Yukon’s medical travel subsidy still nowhere near enough, critics say
‘You’re forced to look at, OK, is the care that I’m going for more important than being able to pay my rent?’
The Yukon government is being urged to review its medical travel subsidy, which critics say doesn’t come close to covering the costs of travelling for care.
“Every other month, I’m out a significant amount of money for, you know, for missing work and from having expenses that I cannot afford,” said Amy Labonski, who brings her son to a cystic fibrosis clinic in Vancouver for care, about six times per year.
“Then you’re forced to look at, OK, is the care that I’m going for more important than being able to pay my rent? Or more important than being able to buy groceries?”
Labonski and her son are typically away from home for three days at a time — a day to travel south, a day for the appointment, and then a day to come home.
Under the current system in Yukon, people who are approved for outpatient medical care requiring an overnight stay outside of the territory can receive a $155 travel subsidy per day, starting on the first day. Approved escorts receive $78 per day.
Good luck to anybody stretching those dollars, Labonski says.
“Whether you’re getting an Airbnb or a hotel, you’re looking at upwards of $300 a night, which is just not doable with a Yukon government stipend,” she said.
Subsidy doubled from $75 last year
Last year, the out-of-territory travel subsidy doubled from $75 per day — a rate that had been in place for many years — to $150, with a further adjustment this year to $155.
The doubling of the subsidy last year followed a public engagement in 2019, involving surveys and focus groups with people who use the system.
“We heard time and time again in the focus groups that the $75-a-day subsidy was nowhere near enough to cover costs. Yukoners are often left paying hundreds, even thousands of dollars out of pocket to fund medical travel,” reads a report based on the public engagement process.
The report also noted that some Yukoners were simply choosing not to travel for medical care.
“It’s difficult to track the exact number of Yukoners avoiding travel because of the up-front, out-of-pocket costs, but from what we heard it is a concerning issue,” the reports reads.
According to Labonski, the increase that followed was a step in the right direction, but the government needs to go further. She says it’s especially difficult for many people, because it can take weeks to receive the subsidy.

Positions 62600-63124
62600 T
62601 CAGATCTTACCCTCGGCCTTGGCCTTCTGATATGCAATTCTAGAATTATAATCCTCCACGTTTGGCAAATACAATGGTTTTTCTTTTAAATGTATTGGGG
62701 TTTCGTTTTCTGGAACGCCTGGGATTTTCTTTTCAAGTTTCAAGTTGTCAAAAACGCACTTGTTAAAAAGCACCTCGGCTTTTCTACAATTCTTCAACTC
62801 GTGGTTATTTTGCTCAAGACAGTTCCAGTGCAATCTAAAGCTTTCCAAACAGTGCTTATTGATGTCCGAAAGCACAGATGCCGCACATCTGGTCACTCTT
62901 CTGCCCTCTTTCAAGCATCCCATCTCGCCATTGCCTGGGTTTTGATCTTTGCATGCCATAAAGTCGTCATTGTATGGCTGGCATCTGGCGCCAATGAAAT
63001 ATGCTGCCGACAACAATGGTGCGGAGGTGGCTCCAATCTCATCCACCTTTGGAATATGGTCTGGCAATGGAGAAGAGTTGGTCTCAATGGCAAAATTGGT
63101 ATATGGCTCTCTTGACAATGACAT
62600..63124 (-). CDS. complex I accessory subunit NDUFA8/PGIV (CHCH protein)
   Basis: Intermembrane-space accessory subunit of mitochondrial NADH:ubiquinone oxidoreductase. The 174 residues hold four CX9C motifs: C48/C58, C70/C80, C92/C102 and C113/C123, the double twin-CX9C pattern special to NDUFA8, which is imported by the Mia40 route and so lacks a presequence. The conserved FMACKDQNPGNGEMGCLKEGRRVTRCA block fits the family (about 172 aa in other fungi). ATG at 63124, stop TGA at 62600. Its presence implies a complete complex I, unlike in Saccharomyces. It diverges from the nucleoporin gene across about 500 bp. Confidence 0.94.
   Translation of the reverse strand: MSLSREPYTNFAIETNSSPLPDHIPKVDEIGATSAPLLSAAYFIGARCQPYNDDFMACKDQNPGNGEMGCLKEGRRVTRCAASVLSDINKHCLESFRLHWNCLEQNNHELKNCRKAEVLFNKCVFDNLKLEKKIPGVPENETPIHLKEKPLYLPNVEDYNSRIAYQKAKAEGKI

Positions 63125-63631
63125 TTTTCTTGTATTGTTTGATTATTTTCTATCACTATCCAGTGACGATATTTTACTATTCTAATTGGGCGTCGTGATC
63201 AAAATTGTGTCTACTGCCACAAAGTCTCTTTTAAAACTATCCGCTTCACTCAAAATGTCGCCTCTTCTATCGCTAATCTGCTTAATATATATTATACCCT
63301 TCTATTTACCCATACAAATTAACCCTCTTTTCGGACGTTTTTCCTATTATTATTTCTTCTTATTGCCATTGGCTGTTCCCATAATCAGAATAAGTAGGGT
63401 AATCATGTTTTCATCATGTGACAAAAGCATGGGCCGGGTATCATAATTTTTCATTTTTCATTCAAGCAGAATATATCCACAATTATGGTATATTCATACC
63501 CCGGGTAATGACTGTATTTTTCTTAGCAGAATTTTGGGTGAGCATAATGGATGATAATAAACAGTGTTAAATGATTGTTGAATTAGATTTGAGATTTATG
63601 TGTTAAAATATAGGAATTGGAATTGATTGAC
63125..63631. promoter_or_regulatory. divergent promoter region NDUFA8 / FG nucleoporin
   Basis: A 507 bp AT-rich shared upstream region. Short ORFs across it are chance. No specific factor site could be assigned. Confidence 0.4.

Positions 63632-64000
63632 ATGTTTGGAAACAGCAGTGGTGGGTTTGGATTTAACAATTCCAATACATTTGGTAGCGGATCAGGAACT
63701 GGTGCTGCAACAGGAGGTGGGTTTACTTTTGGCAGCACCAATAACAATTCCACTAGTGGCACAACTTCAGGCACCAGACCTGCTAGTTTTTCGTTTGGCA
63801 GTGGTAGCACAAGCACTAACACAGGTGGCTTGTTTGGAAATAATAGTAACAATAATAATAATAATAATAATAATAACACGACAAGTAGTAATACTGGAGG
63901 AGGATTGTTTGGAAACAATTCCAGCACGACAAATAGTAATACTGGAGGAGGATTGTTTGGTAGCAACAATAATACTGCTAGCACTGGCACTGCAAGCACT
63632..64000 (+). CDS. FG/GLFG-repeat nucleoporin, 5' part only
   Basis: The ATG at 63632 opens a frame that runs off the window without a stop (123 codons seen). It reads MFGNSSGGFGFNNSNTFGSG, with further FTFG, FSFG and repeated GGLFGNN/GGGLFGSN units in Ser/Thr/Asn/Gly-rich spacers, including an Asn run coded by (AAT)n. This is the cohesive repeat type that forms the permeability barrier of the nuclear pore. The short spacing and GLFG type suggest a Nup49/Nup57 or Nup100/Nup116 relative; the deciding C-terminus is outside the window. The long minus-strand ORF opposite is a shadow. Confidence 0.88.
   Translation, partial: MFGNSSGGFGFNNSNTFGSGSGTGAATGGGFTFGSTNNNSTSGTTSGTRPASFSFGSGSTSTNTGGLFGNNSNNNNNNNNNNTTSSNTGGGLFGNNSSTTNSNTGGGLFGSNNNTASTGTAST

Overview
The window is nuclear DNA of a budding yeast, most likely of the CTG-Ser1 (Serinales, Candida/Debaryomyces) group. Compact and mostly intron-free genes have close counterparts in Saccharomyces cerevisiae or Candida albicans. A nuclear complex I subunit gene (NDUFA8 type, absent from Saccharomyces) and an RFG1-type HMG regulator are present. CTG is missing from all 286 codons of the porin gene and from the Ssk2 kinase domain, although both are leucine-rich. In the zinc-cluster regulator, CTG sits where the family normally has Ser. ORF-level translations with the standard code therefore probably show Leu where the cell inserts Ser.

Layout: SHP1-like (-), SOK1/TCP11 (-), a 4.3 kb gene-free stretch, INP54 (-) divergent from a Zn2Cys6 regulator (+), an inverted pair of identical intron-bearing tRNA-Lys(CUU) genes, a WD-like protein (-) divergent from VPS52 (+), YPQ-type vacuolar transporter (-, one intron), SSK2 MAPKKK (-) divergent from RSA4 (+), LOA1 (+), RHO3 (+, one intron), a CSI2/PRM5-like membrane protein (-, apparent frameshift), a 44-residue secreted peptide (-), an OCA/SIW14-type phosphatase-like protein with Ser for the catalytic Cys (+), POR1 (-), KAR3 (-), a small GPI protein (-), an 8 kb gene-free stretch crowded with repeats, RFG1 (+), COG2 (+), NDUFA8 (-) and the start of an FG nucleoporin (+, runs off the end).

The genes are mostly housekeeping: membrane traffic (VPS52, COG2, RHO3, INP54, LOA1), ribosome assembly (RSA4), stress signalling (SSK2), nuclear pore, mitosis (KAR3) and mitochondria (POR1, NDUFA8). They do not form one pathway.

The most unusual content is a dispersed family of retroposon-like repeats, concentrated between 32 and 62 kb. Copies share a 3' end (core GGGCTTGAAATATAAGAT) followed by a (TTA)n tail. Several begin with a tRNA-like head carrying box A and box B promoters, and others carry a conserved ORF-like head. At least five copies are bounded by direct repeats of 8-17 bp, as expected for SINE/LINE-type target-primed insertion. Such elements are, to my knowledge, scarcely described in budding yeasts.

“It’s helpful, obviously, to get some of those funds back. But I have to come up with them in the first place, and then I have to wait six, eight weeks to recoup, you know, whatever, 40, 50 per cent of what I spent — if that,” she said.
NDP Leader Kate White says it’s an issue that she hears about all the time, beginning when she was first elected more than a decade ago, and not just from people who have to travel out of territory for care. People who travel within Yukon for care also receive a subsidy, worth $78 per day. White says that’s also not enough.
“Hotel rooms in the summertime in Whitehorse are often upwards of $155 a night. And that doesn’t begin to talk about the other things … it’s putting people into financial hardship,” White said.
“There’s not a single community I go to where we don’t talk about, you know, the hardships of the medical travel program,” White said.
Residences in Vancouver, Whitehorse
Shauna Demers, director of insured health for the Yukon government’s Department of Health and Social Services, couldn’t say whether the subsidy might be increased again any time soon.
But she said the government is looking at other options, including the potential for medical residences in Whitehorse and Vancouver so patients don’t have to pay for pricey hotel stays.
That was one of the recommendations included in 2020’s “Putting People First” report, which was based on a two-year independent review of Yukon’s health care system. The report also recommended the daily subsidy increase to $150, and suggested research be done into “an additional subsidy for low-income Yukoners who may not receive care due to travel-related cost barriers.”
Speaking of the medical residences, Demers acknowledged that it “won’t happen overnight.”
“There’s been a couple of meetings, from what I understand, around this,” she said. “It’s early days.”
White likes the idea of medical residences, but says there are other things the government could look at that wouldn’t take as long to make happen.
“There’s no reason why the Yukon government can’t have purchase agreements with hotels near, for example, St Paul’s Hospital in Vancouver, where the room is subsidized — so, Yukon government pays a portion of it, and the person travelling pays a portion of it,” she said.
Labonski, meanwhile, is urging the government to again talk to the people who use the system regularly. It might not be a big issue for people who rarely travel for medical care, she says, but it’s a big deal for people like her.
“Get out there and talk to the people who are using it because we know what’s up, and we know what has to change.”
-Written by Paul Tukker with files from Mike Rudyk
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